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01.12.2018 | Research | Ausgabe 1/2018 Open Access

Clinical Sarcoma Research 1/2018

Smoking is predictive of poorer distant metastasis-free and progression free-survival in soft tissue sarcoma patients treated with pre-operative radiotherapy or chemoradiotherapy

Clinical Sarcoma Research > Ausgabe 1/2018
Nicholas P. Gannon, David M. King, Manpreet Bedi



Soft tissue sarcomas (STS) are often treated with pre-operative radiation (RT), with or without chemotherapy, followed by wide local excision. Prognosis for these patients involves an interplay of tumor and patient characteristics. Known prognostic determinants include tumor size, grade, response to therapy, and patient characteristics such as age. While smoking is negatively correlated with outcomes in various malignancies, the impact on STS is unknown. We aimed to assess if smoking impacts overall (OS), distant metastasis-free (DMFS), and progression-free (PFS) survival in patients with STS treated with pre-operative RT.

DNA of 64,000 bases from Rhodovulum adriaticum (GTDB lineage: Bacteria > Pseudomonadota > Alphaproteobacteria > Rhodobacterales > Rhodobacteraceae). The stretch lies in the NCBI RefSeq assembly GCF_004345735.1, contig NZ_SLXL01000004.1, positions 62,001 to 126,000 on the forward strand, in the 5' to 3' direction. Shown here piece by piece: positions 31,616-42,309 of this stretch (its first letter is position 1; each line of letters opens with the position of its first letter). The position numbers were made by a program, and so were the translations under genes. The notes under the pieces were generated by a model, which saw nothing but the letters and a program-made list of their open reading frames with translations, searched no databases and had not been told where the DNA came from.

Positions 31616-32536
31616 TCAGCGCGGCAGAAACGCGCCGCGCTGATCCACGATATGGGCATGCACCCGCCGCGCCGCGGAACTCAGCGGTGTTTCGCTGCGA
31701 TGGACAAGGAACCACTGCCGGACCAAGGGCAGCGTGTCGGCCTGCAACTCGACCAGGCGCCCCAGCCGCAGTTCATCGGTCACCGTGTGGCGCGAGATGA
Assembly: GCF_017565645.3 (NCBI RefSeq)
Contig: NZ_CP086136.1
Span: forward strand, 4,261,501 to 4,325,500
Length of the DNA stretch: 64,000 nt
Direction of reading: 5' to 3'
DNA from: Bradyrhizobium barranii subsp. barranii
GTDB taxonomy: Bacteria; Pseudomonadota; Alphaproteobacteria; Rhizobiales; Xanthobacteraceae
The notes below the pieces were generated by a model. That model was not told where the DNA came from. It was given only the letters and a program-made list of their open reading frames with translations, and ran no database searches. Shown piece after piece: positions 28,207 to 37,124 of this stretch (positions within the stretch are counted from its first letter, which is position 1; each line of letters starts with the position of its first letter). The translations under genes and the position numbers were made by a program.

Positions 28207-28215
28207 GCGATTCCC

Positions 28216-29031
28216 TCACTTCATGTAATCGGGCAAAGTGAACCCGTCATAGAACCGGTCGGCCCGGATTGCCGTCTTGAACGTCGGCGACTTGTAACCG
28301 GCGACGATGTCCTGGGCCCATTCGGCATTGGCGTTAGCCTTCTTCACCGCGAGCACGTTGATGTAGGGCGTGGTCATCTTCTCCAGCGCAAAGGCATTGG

Between 2000 and 2015, 166 patients with STS were identified from our prospective database. Patient variables were retrospectively reviewed. Smoking was defined as a ≥ 10 pack year history of current and former smokers. Survival was evaluated using the fisher exact test for univariate (UVA) and logistic regression for multivariate (MVA) analysis.


Fifty-seven (34.3%) patients had smoking histories of ≥ 10 pack years. On UVA, smoking was associated with decreased DMFS (p = 0.0009) and PFS (p = 0.0036), but not OS (p = 0.05). Smoking held significance on MVA for both DMFS and PFS. Current smokers and patients with ≥ 24-month follow-up demonstrated decreased DMFS and PFS on UVA and MVA.


Current smokers and patients with a significant smoking history demonstrated decreased DMFS and PFS in STS patients treated with pre-operative RT. Smoking may cause immunologic compromise and therefore lead to higher rates of progression and distant metastasis.
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